Adams, instead of conceding they are right and using his relationship with Biden to drive home the point, is acting as if the problem can be solved if only Americans opened their doors and wallets wider.
Although he has been unsparing in his attack on Texas Gov. Greg Abbott, a Republican, for sending some 2,500 migrants to New York, Adams still can’t bring himself to blame Biden, a fellow Democrat, for the remainder. At a news conference Tuesday, the closest he came was when he said that “I am frustrated with the fact that this is a national issue that must be resolved.”
In that case, why not pick up the phone, call the White House and tell the president to secure the border now?
Still, the mayor’s request for $500 million from the feds says what he won’t. Additionally, the vast size of his request underscores the debt the feds have to the border states, who are dealing with numbers of migrants far, far beyond anything New York can imagine.
More than 4 million people have crossed from Mexico in the 20 months Biden has been in the White House. In proportion to Adams’ request, the border states would be entitled to tens of billions of dollars.
Unfortunately, the mayor’s refusal to get in Biden’s face resembles his unwillingness to go to the mat with Albany Democrats over other issues, especially crime.
His repeated bid to get bail and other laws changed to keep dangerous criminals off the streets brought mostly cold shoulders from Gov. Hochul and legislative leaders. Instead of raising holy hell and enlisting the public for support, the mayor seems to have given up and accepted defeat.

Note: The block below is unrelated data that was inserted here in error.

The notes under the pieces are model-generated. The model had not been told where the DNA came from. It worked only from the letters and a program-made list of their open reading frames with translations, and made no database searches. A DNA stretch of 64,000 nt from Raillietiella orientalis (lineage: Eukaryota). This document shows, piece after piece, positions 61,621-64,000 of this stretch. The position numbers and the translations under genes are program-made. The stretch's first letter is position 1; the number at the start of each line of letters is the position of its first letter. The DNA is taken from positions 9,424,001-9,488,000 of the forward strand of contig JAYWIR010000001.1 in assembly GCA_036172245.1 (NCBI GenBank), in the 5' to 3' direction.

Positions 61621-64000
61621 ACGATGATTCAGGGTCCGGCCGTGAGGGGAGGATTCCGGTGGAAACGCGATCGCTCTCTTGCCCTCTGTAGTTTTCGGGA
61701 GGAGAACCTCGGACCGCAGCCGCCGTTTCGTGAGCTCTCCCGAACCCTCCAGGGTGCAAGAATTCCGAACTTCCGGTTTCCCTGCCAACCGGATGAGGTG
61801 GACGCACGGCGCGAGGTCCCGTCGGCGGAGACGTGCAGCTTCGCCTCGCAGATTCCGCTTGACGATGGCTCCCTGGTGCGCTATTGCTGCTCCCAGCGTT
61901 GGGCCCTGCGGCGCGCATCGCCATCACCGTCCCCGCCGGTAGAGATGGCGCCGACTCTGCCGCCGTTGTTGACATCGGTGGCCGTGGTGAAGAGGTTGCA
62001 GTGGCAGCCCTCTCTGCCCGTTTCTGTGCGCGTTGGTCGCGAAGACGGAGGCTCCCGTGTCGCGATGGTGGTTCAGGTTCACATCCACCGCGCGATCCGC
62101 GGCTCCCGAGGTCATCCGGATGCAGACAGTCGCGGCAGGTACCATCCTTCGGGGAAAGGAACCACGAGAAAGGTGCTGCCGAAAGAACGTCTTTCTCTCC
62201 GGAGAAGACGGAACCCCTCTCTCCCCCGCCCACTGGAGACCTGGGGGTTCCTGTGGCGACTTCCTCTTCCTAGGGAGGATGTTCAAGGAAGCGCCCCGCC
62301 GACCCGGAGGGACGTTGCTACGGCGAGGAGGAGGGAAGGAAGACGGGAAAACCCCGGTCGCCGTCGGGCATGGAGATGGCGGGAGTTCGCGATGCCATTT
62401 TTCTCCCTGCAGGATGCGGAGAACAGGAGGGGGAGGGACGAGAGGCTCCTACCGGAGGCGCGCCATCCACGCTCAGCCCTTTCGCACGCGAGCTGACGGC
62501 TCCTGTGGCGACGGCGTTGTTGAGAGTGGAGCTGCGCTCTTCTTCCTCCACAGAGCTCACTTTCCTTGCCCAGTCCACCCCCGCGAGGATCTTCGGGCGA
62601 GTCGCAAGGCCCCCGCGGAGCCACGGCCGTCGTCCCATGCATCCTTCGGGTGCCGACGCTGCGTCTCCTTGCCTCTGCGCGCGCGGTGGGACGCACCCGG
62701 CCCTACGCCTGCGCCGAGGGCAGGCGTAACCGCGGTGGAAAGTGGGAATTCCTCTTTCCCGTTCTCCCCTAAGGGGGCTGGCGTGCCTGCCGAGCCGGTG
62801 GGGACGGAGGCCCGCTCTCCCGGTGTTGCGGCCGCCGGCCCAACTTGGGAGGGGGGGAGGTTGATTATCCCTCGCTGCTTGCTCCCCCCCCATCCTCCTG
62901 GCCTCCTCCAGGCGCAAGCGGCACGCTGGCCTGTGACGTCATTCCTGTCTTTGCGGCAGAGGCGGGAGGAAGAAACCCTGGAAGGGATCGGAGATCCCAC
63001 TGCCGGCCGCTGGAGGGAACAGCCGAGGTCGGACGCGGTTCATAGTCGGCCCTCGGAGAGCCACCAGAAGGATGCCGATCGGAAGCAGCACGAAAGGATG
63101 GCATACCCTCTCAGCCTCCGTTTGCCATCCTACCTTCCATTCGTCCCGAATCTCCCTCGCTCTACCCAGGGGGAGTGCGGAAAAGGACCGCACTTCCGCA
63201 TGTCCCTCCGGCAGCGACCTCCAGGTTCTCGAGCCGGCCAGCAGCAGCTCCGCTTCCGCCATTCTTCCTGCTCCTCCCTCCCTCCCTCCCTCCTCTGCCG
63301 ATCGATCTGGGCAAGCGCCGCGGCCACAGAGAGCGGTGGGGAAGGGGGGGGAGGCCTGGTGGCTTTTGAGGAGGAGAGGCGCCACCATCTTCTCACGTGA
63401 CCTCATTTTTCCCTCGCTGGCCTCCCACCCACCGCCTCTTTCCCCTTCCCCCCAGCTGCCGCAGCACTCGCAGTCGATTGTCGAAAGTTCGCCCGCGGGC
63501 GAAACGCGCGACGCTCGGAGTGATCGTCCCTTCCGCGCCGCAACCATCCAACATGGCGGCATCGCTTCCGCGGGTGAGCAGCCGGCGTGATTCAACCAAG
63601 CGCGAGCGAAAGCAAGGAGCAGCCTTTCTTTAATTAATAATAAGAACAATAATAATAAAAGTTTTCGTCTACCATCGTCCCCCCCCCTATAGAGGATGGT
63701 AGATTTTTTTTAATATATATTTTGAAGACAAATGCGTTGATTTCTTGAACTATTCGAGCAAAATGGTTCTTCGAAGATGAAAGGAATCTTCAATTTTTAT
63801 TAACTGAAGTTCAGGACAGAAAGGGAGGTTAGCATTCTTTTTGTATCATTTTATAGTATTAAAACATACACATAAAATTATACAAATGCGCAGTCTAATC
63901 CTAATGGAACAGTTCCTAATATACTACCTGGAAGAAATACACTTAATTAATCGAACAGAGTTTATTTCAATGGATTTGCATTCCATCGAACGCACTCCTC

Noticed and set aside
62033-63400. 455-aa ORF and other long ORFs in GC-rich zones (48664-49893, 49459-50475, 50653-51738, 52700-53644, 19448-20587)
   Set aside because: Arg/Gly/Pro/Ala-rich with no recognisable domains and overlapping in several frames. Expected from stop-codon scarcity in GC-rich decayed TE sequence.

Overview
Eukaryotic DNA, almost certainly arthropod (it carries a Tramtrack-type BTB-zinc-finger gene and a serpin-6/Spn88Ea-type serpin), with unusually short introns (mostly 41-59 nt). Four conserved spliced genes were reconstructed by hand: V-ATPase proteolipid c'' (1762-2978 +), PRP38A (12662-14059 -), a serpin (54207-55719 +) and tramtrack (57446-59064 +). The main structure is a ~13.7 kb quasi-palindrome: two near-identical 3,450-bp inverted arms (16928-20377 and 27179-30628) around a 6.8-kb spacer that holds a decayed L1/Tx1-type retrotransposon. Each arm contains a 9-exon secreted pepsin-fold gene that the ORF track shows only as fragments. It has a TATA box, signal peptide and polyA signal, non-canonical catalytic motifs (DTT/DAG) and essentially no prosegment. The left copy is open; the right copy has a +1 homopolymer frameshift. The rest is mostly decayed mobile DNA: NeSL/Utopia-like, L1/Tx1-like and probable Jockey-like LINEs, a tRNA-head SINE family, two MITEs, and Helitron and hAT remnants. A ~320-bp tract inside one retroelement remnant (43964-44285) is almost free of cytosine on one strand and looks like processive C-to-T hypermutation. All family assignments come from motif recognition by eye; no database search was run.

That’s a terrible mistake because, as I have noted, he will never have more leverage with his party than he has now. With Hochul facing a dogged and increasingly well-funded opponent in Republican Lee Zeldin, and with Republicans pushing to capture as many as five more New York House seats, the mayor has a unique opportunity to get something significant in exchange for supporting Hochul, Biden and Dem House candidates.
But as it stands, Adams appears content to be a party yes-man even though the city is getting hosed.
When he was elected, a jubilant and cocky Adams promised to be a new kind of Democrat and show the nation how to run a city. Surely this fainthearted surrender to the party bosses is not what he had in mind.
Dem’s media edge
Reader Robert Semel uses football as an analogy to describe the advantage Democrats have over the GOP. He writes: “Dems have the mainstream media playing tackle and guard on offense, as well as formidable defensive linemen who do not play by the rules. They also have the media as announcers in the broadcast booths.”
Profs go for woke
Steve Marcinak suggests the education world needs to update the Ph.D. degree to reflect what most colleges actually do.
“Doctor of philosophy doesn’t cut it anymore,” he writes. “Schools need to change the diploma to read ‘Indoctrinate’ because that’s the reality.”
GOP “DON” obstacle
Gary Kantrowitz offers what he calls a sad thought: “Republicans have two things to fear leading to the midterms: The Democrats’ candidates and Donald Trump.”